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17 of 17 people found the following review helpful
5.0 out of 5 stars Excellent 10 Mar 2006
By A Customer
I totally disagree with the reader from Slough; this book is not meant as a kind of self-help guide to coping with mental health problems. This book is a hard-hitting critique of the role of policy and the media in propagating the (erroneous) relationship between mental health problems and violence. The book does examine some well-known users of mental health services but only as a vehicle to critique current mental health policy and practice. I recommend this book to all those who are interested in mental health issues and those who want to read about the oppression caused by mental health policy, the media and public attitudes for people with mental health issues.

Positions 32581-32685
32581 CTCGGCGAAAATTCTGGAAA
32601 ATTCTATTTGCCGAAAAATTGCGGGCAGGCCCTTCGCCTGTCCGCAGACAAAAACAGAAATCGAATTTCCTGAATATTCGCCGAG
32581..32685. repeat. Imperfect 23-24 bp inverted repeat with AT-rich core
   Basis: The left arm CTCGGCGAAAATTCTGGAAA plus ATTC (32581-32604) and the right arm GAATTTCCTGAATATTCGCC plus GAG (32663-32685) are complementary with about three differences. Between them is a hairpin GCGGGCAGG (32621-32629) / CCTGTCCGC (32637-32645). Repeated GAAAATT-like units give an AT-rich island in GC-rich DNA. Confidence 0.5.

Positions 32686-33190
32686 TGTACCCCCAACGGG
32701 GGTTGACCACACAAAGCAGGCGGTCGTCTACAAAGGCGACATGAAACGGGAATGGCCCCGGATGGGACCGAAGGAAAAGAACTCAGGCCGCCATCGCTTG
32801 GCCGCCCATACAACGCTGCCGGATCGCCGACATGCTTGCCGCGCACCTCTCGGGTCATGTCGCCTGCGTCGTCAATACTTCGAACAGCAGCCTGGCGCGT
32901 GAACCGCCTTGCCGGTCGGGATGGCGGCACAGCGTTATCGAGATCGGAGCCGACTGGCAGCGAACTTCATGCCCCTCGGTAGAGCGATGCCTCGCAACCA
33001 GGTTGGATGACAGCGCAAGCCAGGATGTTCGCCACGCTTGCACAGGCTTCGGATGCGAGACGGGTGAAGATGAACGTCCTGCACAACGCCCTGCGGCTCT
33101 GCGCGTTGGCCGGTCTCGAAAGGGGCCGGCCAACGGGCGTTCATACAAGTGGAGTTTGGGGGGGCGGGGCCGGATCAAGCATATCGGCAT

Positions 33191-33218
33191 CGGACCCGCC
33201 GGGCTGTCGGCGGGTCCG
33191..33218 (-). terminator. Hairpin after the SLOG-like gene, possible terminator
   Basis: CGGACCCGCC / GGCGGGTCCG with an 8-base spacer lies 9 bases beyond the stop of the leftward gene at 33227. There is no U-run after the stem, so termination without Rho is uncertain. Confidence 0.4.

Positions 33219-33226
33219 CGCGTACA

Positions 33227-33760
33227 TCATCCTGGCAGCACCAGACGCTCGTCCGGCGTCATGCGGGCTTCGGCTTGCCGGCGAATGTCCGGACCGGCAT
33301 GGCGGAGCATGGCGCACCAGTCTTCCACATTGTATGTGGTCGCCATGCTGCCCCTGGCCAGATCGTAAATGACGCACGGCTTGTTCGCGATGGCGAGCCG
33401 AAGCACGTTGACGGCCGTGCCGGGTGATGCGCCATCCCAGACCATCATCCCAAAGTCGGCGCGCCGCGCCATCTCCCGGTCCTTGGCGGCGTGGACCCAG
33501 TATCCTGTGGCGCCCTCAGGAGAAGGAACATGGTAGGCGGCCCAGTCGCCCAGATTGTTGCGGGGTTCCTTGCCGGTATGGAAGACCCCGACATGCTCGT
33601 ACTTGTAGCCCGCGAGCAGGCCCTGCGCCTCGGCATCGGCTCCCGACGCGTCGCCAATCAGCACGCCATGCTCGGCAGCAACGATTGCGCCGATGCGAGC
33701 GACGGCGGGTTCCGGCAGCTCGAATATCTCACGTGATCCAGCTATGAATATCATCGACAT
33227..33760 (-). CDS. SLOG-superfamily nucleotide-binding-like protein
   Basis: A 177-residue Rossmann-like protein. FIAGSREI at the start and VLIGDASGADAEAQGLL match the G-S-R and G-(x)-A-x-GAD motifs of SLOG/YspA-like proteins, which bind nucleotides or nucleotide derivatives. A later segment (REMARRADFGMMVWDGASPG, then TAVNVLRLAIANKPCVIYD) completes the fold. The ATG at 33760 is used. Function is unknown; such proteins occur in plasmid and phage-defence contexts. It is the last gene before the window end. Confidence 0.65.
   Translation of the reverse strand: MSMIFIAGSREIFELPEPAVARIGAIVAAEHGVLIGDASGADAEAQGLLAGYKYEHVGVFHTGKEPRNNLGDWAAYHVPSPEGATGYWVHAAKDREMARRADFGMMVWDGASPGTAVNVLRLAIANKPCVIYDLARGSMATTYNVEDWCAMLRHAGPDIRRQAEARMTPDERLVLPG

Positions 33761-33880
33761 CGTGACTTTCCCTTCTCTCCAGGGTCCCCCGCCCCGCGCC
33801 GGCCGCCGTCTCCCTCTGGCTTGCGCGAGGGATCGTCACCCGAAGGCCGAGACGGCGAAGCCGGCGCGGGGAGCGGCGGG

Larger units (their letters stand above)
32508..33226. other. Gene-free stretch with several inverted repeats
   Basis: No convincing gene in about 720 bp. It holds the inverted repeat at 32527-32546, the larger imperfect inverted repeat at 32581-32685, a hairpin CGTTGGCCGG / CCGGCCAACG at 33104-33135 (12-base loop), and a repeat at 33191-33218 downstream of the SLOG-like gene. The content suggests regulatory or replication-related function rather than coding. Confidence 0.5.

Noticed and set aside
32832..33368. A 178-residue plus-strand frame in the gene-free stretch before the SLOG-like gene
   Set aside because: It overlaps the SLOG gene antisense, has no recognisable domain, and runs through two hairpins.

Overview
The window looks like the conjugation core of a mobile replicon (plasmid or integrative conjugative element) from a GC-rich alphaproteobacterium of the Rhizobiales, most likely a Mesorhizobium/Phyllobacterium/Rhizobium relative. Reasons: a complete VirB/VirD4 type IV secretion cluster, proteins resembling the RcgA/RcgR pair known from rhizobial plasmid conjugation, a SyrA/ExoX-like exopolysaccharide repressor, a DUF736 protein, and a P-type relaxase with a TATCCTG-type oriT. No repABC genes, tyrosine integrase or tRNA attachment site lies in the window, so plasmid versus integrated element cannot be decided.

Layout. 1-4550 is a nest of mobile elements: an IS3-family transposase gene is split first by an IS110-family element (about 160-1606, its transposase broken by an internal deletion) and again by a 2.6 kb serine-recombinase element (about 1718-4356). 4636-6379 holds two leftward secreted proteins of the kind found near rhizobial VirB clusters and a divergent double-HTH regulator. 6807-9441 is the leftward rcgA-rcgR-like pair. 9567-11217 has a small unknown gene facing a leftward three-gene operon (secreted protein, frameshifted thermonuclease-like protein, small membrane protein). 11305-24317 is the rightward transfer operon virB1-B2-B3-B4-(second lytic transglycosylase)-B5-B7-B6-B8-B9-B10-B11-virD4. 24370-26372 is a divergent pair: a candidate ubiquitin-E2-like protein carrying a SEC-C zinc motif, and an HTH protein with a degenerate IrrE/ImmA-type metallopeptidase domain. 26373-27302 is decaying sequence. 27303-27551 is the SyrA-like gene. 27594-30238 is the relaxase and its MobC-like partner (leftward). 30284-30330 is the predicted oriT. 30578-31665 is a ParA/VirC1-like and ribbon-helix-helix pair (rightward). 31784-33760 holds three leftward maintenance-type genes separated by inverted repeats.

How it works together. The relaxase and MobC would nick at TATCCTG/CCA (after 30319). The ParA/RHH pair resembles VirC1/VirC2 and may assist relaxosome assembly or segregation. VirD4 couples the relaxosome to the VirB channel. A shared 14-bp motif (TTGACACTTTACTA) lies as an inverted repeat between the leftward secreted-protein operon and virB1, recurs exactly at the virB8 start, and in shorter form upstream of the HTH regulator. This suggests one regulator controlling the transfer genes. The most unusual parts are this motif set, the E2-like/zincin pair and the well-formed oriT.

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25 of 31 people found the following review helpful
5.0 out of 5 stars Welcome to reality 6 Jan 2003
By A Customer
Having experienced mental health issues from the perspective of a carer I was intrigued to listen to the points of view put across by the author. Without going in to too much depth he convayed the difficulties associated with mental heath by those effected, the carers and the medical profession. It makes for fascinating reading and lets you know that you're not alone in this world and that there are others going through the same tribulations. It gave me many new ideas and perspectives on how to deal with the issues that I have dealt with in the past and continue to have to deal with. I now have a better handle on how those effected by mental health issues feel.